"In his 2004 State of the Union address [...] Vladimir Putin, then Russia’s president, announced his intention to investigate nonprofit human rights organizations 'obtaining funding from influential foreign or domestic foundations.' Accepting international funding is standard operating procedure for many nongovernmental organizations the world over, but Putin’s speech insinuated that those who criticized the government and profited from foreign funds were disloyal to Russia and somehow dangerous. Within a few years, Putin and his henchmen have succeeded in creating an environment in which it is nearly impossible for NGO to operate successfully, thereby severely crippling the possibility of a robust political opposition."
Liel Leibovitz, "Left For Dead"

"Slouching in a fancy chair in front of a dozen reporters, Putin squirmed and rambled. And rambled and rambled. He was a rainbow of emotion: Serious! angry! bemused! flustered! confused! So confused... Gone was the old Putin, the one who loves these kinds of press events. He'd come a long way from the painfully awkward gray FSB officer on Larry King, a year into his tenure. He had grown to become the master of public speaking... That Putin was not the Putin we saw today. Today's Putin was nervous, angry, cornered, and paranoid, periodically illuminated by flashes of his own righteousness. Here was an authoritarian dancing uncomfortably in his new dictator shoes, squirming in his throne."
Julia Ioffe, "Putin's Press Conference Proved Merkel Right: He's Nuts"

"After a few years in office, Yeltsin had soiled his reputation as a reforming democrat. There was his strategy of brutal overkill in Chechnya and the way he empowered, under the banner of privatization, a small circle of billionaire oligarchs to soak up Russia’s resources and help run the country. 'Democracy' was roundly known as dermokratiya—'shitocracy'...Buoyed by the sharp rise in energy prices, Putin was able to do what Yeltsin had not: he won enormous popular support by paying salaries and pensions, eliminating budget deficits, and creating a growing urban middle class. It was hardly a secret that Putin had also created his own oligarchy, with old Leningrad pals and colleagues from the security forces now running, and robbing, the state’s vast energy enterprises. This almost unimaginably corrupt set of arrangements, which came to be known as Kremlin, Inc., outraged nearly everyone, but the relative atmosphere of stability, in which tens of millions of Russians enjoyed a sense of economic well-being and private liberty, provided Putin with a kind of authoritarian legitimacy."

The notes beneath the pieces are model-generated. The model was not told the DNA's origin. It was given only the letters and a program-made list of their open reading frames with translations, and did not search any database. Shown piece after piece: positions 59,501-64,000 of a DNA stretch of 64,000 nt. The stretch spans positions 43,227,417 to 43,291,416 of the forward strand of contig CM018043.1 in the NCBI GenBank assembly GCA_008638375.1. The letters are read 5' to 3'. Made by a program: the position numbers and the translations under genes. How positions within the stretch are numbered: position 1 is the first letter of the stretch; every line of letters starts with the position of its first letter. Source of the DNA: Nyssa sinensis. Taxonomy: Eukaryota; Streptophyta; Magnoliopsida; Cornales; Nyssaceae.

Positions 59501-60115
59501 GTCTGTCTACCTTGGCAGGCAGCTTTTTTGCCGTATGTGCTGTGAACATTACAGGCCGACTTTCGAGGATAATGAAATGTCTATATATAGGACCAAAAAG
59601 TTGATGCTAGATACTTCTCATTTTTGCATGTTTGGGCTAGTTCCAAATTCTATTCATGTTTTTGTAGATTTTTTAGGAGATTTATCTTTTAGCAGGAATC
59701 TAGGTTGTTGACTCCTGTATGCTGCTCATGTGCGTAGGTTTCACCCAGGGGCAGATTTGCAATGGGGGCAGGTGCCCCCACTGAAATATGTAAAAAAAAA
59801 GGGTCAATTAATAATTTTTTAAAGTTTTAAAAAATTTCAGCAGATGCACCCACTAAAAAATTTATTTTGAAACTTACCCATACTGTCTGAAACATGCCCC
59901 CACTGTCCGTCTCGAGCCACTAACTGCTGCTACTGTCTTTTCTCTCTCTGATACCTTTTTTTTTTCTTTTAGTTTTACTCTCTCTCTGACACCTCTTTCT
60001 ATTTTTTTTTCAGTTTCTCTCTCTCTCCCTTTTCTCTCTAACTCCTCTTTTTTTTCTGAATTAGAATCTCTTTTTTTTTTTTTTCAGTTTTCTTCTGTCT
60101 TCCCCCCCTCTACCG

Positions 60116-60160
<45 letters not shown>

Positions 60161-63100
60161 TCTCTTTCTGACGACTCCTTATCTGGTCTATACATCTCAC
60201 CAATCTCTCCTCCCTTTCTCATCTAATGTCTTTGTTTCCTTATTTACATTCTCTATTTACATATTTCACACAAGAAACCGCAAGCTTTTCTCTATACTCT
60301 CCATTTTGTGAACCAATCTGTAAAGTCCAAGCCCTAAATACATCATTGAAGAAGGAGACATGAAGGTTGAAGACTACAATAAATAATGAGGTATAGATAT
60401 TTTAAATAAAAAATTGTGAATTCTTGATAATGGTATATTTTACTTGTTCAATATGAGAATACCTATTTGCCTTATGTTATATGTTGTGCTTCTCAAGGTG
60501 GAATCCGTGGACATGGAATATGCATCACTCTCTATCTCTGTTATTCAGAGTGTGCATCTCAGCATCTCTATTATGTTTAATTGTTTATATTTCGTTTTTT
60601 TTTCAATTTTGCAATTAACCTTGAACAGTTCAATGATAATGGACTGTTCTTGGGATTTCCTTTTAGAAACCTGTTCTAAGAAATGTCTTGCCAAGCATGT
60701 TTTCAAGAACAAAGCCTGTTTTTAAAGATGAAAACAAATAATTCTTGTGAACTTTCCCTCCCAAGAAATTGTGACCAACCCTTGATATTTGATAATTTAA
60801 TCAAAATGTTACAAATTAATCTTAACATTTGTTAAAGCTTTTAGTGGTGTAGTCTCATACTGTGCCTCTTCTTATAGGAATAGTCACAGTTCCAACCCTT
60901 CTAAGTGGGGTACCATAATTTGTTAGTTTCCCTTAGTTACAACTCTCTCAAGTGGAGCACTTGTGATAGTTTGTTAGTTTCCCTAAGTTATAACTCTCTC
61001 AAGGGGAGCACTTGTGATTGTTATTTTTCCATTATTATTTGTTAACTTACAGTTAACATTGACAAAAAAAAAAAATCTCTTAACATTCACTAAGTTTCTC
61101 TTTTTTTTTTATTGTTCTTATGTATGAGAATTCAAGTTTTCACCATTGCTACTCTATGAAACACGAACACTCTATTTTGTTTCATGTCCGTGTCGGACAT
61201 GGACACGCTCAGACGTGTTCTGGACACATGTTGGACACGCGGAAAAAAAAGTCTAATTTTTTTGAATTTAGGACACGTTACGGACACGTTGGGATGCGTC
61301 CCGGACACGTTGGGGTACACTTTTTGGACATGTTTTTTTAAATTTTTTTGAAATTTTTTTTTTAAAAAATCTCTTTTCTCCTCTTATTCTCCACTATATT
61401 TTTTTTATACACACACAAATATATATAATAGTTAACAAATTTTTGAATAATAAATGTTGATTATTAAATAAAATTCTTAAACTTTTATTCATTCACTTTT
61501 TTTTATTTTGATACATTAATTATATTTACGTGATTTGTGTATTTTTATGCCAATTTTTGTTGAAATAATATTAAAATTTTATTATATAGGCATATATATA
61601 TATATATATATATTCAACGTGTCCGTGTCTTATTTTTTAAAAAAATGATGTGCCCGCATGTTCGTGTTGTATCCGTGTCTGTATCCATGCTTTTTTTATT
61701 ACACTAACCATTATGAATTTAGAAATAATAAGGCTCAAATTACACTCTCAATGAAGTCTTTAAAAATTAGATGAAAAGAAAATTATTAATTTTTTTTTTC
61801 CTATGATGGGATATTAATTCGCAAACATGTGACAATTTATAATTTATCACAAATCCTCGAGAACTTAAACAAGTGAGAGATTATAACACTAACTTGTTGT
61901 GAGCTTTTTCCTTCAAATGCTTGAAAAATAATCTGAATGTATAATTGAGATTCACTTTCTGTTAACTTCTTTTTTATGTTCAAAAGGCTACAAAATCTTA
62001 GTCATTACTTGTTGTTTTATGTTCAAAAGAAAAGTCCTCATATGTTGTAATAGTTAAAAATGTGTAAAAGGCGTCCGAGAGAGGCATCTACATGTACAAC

The New Yorker, "Watching the Eclipse"

"Comparing Putin’s aggression in eastern Ukraine to Hitler’s 'protection' of Germans living in Czechoslovakia, as Hillary Clinton did a few months ago, is stretching things a bit. But Putin’s British apologists, on both the left and the right, are sticking faithfully to the script laid down by the man who had the dubious distinction of signing the Munich agreement.

A number of British right-wingers have long admired the Russian president for his unapologetic assertion of Russian power, his promotion of 'traditional' values (see gay baiting) and his cynicism when dealing with 'decadent' democratic governments. Alex Salmond and Nigel Farage, both leaders of burgeoning nationalist parties (Scottish and English respectively), have named the butcher of Chechnya as the one politician they 'most admire,' with Farage describing Putin’s cynical manipulation of the conflict in Syria as 'brilliant.'"